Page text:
At Yesware, the future of new products and innovations rests squarely in the hands of employees and a unique system involving nothing more high-tech than poker chips.
At Boston-based Yesware, a four-year-old startup that creates software for sales teams, there’s an internal goal to make working there everyone’s “best job ever,” and that mentality starts with giving its employees a stake in the company’s decisions.
“There’s no single point of decision-making–no one has to be the smartest person in the room for the company to succeed,” says Jake Levirne, VP of product at Yesware. “There’s a lot of good places for ideas at Yesware, so I wanted to make sure we had a process that could gather that input.” Here’s how Yesware does it:
At the beginning of each quarter, Levirne and his prioritization team put out a solicitation for ideas on what tools or services Yesware should have, or improve, in their suite.
“There’s no way our five-person team is the most informed about all the things we should build,” Levirne says. “I have a team of customer support reps who spend their entire day talking to users. We have a sales team that’s on the phone or out in the field every day hearing feedback. We recognized as a prioritization team that the best ideas are going to come from the people who interact with our users day in and day out.”
Levirne says he took a page from Pandora by framing call-outs for suggestions as “What would we be stupid not to build in the next 90 days?”
“A lot of people have a lot of ideas and that phrasing gets everyone to think of the most critical ones,” Levirne says. Over the past three quarters, Levirne’s team has netted more than 330 ideas, which, given the fact Yesware has around 60 employees, seems pretty effective.
Once the ideas are in, the prioritization team groups them into themes (email features, new software, etc.) and breaks employees into groups as well by who submitted similar ideas. Then they hold open-door, 10-minute pitch sessions where each group presents their concepts to the prioritization team and anyone who cares to attend. There are no limits to how ideas are pitched: One group rapped their pitch to the tune of Sir Mix-a-Lot’s “Baby Got Back.”
After the pitches are made, a cost estimate is performed and Levirne prints out each idea with its rough overhead on individual cards that are laid out across the conference room table, floor, and even windowsills.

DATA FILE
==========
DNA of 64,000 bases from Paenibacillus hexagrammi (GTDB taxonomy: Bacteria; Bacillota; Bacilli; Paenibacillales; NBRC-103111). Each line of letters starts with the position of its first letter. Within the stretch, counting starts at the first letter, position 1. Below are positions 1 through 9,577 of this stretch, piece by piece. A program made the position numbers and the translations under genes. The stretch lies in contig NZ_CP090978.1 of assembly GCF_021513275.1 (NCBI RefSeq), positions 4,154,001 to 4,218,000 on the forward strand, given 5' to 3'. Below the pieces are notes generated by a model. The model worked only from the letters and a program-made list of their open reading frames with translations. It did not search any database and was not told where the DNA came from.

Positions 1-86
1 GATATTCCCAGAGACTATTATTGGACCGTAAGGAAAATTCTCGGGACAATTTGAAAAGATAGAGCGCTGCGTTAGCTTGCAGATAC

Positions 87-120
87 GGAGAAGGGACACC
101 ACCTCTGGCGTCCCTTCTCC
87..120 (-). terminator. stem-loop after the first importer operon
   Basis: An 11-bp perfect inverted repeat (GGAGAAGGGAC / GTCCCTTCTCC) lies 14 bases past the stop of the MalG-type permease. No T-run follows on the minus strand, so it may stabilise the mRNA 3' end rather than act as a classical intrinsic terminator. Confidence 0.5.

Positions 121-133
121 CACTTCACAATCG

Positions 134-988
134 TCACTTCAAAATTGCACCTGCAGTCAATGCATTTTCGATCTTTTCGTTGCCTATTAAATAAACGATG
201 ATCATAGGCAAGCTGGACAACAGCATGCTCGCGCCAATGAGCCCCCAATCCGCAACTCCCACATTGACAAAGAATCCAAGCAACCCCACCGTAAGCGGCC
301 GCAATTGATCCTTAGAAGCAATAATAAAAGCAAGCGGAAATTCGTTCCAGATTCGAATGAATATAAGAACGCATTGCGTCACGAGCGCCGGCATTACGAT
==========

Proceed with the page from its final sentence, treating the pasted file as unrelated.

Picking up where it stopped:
“One of the hardest things for any company, especially a smaller company, is to focus. There’s a natural desire to want to do everything,” Levirne says. “That physical session where the cards are printed out and strewn across the room gives a sense for the scope and volume of the things we’re thinking about.”
The volume of ideas are whittled down using poker chips as a form of valuing ideas as something worth pursuing. The prioritization team hands out the chips and it’s up to the employees to walk among the 100+ cards and place their bets on the best ideas. “It’s a much more fun, game-like way to do a prioritization or ranking than just sitting there looking at a spreadsheet,” Levirne says.
When all the chips are in, scrum teams are assigned to build out the winning ideas with Levirne’s team tracking success rates by monthly recurring revenue and usage.
Lervine admits maintaining the poker chip system as Yesware expands will be a challenge. He’s hoping to adapt the concept at scale by creating mini-prioritization teams among employees to have a more autonomous role in the vetting, pitching, and implementation of ideas. But with successful pitches like “mail merge,” a feature that allows you to send personalized messages in bulk, Lervine believes there’s something to be said of a meritocratic approach, versus relying solely on one team or hard numbers proving one idea more valuable than the others.
“I could say we’ve got the formula figured and we sit down crunch through a database and apply some statistical analysis, but any process that claims to do that ends up being more of a rationalization for a set of decisions that have already been made because you bake your biases into that,” Levirne says. “Instead, we have this process as a way to tangibly represent our gut.”